Carter MagFence, yeah it's nice, pricey but nice. I have one and use it when I need it. You might even see it being used in the video I posted. So why do you tell me about something I already know of and use. Just because you can't get the Rikon fence to work for you doesn't mean that's the case for everyone or it's junk. I use mine all the time with no issues. I have thought about improvements to this fence and I have a new fence under development which will be a game changer for all bandsaws but sorry I can't share details at this time.

I had no issue with drift before or after installing the Woodslicer blade, so I don't know why you bring this up in your reply which you have directed at me. Anyone who has used a BS knows about blade drift. You telling me that you've conquered your drift problem has nothing to do with me resawing this cherry or the blade I used.

I've watched hours of video on setting up bandsaws and I've tried many of the techniques shown by Alex at WWing shows and by others. And I have read bandsaw book. I took what worked for me and I modified or adapted some of the methods of Alex and others to work for me and give me repeatable results on my saw.

When I changed the motor on my BS to the DVR motor 2 years ago, I took advantage of having the saw half torn apart to go over it thoroughly and fix all the issues I have found over the previous 8 years of use. I actually bought the Carter micro-adjust guide bearing 'upgrade' kit for the 10-325 a year before I upgraded the motor and after a few weeks I removed it and went back to the stock setup because it had the same issues as the stock setup. Then Rikon came out with their upgrade kit (10-900) right as I had ordered the DVR motor from Striatech and I decided while I had the saw torn apart I would try that so I bought and installed that kit.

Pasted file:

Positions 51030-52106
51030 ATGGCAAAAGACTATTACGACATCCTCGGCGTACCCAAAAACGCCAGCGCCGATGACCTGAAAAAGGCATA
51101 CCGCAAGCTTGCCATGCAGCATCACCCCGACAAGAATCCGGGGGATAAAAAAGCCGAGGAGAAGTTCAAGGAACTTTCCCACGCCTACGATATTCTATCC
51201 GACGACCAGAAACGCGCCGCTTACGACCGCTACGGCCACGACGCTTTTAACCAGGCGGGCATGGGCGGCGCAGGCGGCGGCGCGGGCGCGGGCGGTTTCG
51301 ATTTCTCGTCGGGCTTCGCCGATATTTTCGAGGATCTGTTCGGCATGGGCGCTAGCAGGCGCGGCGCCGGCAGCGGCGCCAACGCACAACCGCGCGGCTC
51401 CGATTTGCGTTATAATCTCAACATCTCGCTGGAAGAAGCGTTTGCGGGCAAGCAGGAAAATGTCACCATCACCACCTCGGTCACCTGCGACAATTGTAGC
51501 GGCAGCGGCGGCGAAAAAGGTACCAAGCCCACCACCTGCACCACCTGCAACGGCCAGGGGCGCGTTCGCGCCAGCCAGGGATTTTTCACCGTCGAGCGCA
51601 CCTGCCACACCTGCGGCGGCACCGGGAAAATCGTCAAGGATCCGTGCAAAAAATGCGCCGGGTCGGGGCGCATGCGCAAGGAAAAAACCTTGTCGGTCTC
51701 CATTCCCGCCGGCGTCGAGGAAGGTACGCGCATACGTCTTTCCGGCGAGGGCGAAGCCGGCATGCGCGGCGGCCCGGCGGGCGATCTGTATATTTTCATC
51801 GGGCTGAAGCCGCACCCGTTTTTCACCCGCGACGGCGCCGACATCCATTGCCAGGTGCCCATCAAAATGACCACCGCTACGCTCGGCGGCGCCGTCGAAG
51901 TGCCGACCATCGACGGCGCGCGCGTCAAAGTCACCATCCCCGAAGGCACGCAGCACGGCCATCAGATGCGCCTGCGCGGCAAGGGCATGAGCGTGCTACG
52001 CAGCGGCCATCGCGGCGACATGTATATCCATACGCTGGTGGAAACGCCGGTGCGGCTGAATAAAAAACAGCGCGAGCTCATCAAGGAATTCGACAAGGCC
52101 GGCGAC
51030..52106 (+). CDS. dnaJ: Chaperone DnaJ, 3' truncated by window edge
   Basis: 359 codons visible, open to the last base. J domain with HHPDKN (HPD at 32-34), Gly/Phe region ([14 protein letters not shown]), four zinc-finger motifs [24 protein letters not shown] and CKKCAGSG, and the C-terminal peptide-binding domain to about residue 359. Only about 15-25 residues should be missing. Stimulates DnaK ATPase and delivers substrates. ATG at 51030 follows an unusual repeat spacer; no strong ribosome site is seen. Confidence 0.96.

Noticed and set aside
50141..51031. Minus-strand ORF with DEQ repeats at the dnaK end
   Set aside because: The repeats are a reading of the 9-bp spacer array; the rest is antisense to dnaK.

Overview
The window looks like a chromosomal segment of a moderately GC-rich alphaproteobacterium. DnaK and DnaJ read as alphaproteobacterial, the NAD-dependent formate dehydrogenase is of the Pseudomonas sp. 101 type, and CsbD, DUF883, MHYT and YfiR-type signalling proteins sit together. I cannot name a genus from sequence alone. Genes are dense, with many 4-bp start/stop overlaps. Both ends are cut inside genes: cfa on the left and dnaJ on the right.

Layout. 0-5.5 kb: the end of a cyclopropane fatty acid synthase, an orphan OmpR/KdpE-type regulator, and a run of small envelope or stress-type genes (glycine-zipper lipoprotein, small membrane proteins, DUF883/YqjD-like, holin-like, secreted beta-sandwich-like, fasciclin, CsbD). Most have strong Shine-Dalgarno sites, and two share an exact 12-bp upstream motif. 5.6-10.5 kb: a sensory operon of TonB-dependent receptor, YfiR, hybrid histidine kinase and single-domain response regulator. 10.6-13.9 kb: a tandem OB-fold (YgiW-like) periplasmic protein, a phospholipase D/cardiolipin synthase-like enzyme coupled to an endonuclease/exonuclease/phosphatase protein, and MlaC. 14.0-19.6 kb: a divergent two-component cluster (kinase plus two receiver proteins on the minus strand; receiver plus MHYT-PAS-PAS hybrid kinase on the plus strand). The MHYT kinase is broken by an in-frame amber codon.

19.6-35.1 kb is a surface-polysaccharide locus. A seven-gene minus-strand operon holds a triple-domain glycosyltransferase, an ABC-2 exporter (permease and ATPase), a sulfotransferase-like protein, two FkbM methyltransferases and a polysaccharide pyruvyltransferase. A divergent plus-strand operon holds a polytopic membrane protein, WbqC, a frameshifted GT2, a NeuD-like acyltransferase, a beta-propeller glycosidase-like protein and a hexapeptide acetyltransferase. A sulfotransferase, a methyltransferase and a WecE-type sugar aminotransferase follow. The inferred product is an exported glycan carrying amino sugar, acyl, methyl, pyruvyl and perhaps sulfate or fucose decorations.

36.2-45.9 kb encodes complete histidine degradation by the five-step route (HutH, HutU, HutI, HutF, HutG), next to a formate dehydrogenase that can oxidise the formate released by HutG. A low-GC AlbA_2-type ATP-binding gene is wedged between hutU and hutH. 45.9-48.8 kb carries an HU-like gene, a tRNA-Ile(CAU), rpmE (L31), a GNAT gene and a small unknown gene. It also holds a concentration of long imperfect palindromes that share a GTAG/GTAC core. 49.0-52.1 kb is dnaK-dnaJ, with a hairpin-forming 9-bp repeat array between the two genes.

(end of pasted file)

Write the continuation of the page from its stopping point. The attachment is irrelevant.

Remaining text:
After a couple days work to completely clean the saw cabinet interior, install new tires, balance the wheels, and finely fit the guide bearing assemblies (because just like the stock Rikon setup and the Carter version they were not as good as they could be) and tweak other areas of the saw it performs flawlessly now. I want to improve dust collection and have a few ideas on that but they are down the road, maybe this Winter I will try a few mods out.
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It's a table saw, do you know where your fingers are?

Offline grbmds

  • Posts: 2061
Re: Blade for Resawing 8/4 x 10 Inch Cherry
« Reply #29 on: August 29, 2021, 10:41 AM »
Sorry, maybe I directed the response at the wrong person, but I thought you were the OP and were having some difficulty.

Actually the way I know that the Rikon 325 I own is setup correctly is the fact that following the Alex Snodgrass steps produces the consistent results I desire. So I guess, in the end, it's the results the tell me it's setup correctly for the saw. Since I have followed these steps, the results have always been what I want. First, the resawed slice is essentially consistent in thickness (not perfect, no, but consistent enough that running it through the planer smooth side down will always produce the desired thickness piece without taking very much off the rough resawed side.

You may do this already but my comment brings up another step when resawing. I make sure that I always put a jointed or planed side against the fence. Thus, the resulting slice will already have one flat smooth reference side. With a board that you are merely slicing in half, both sides should be flat and smooth to begin with so after resawing, you only need to flatten and smooth the cut side to thickness. As I said, you seem to know about resawing so I assume that this is part of your process.

I never got good results when I first got the Rikon saw and was disappointed because it replaced an old Craftsman which didn't make resawing easy no matter how I set it up. But, after a few setups using the the method from Alex, that all changed. Now, if I am not getting the desired results, I will check the setup and make corrections. If that doesn't work, then I change the blade.

Sorry I can't be of more help but, for me, following Alex's method for setup was the key and really the only factor in improving my results.
Randy